Modern Midas turns bacterial components into catalysts

Solid acid catalysts (SACs) have attracted continuous research interests in past years, as they play a pivotal role in establishing environmentally friendly catalytic processes for various chemical industries. Developing carbon-based SACs with high -SO3H density, porous nanostructure and large specific surface area is highly desirable but challenging to promise these catalysts applicable to both hydrophilic and hydrophobic reactions as well as other important reactions. Yet development of versatile SACs with low cost and high efficiency remains open so far.

Published in Research, a team led by Prof. YU Shuhong and LIANG Haiwei from the University of Science and Technology of China (USTC) reported a new type of carbon-based SACs, which is highly porous and made from natural bacterial cellulose (BC), as if they had the power of Midas to turn a stone into gold. They further exterminated the surface chemistry of this catalyst and discussed potential applications in industry.
To transform BC into such carbon-based catalyst, researchers developed a method with two phases: incomplete carbonization and then sulfonation. BC aerogels were first carbonized at 400-800°C under a N2 atmosphere, and sulfonated with concentrated or fuming H2SO4 subsequently.
In addition, researchers revealed the detailed surface chemistry of the nanofibrous SACs. The prepared SACs well inherited the three-dimensional nanofibre network structure of natural cellulose, and thus exhibited high specific surface areas (up to 837 m2 g-1) and large pore volumes (up to 0.92 cm3 g-1); the efficient sulfonation process endowed the nanofibrous SACs with abundant Brönsted acid sites including -SO3H groups (up to 2.42 mmol g-1) as well as hydroxyl (-OH) and carboxyl (-COOH) groups (total acid density of up to 3.88 mmol g-1).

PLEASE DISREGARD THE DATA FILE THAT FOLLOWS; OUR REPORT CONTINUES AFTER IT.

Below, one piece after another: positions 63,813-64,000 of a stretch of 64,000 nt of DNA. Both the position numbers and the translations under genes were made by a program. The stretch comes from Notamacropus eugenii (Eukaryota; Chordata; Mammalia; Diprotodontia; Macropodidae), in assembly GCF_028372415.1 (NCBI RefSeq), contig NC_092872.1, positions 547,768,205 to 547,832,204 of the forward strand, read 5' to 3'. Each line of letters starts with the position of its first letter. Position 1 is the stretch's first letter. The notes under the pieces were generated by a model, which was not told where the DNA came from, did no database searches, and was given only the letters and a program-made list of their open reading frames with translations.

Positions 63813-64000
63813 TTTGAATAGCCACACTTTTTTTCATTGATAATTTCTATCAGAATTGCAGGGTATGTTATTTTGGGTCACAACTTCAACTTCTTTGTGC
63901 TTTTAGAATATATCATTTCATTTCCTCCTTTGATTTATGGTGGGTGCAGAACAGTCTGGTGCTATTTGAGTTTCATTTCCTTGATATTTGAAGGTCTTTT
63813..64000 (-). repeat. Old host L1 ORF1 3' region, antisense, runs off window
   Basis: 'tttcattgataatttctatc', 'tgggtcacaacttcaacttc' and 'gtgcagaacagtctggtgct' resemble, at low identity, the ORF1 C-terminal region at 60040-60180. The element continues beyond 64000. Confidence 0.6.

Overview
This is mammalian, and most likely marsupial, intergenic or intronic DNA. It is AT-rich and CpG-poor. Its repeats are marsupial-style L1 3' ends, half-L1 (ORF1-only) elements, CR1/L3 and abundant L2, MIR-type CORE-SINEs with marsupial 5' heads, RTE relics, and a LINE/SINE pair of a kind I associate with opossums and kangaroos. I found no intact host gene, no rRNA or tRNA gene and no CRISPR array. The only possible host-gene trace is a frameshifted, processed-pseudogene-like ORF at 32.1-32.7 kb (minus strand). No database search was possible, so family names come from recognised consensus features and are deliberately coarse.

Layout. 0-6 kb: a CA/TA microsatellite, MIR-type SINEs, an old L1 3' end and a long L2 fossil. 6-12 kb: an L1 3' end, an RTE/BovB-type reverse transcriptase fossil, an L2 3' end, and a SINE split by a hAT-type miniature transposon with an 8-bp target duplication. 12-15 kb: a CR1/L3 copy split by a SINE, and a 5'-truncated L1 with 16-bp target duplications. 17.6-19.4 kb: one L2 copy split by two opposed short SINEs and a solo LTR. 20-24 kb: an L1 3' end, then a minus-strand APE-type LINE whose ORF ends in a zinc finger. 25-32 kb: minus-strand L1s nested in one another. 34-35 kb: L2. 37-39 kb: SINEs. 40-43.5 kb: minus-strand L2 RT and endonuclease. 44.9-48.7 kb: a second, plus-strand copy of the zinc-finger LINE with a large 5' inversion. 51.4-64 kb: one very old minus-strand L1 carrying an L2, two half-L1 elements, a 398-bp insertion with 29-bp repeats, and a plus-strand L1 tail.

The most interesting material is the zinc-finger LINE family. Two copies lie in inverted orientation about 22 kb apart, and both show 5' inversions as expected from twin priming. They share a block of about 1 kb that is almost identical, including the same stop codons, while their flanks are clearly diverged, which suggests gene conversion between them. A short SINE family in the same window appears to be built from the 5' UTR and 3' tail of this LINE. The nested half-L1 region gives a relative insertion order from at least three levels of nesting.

These characters result in the versatility of BC-based SACs. A wide range of important reactions can be accelerated, including dimerization of α-methylstyrene (AMS, a hydrophobic acid-catalyzed reaction), esterification of oleic acid (a hydrophilic acid-catalyzed reaction) and pinacol rearrangement (an acid strength-dependent reaction). The nanofibrous SACs exhibited much better performance than the state-of-the-art SACs, e.g. Amberlyst-15, H-Mordenite and niobic acid, and in some cases even better than H2SO4 under similar reaction conditions.
Particularly, the more sustainable and cheaper wood-based nanofibrillated cellulose could also be employed as precursor to prepare efficient nanofibrous SACs. Moreover, the developed method could also be extended to other nanofibrous SACs, such as phosphorylated carbon-based nanofibers (BC-CNFs).
The concept of converting nanofibrous cellulose to SACs demonstrated in this work will shed new light on the further development of highly efficient catalysts based on nanostructured biomass for green and sustainable chemistry.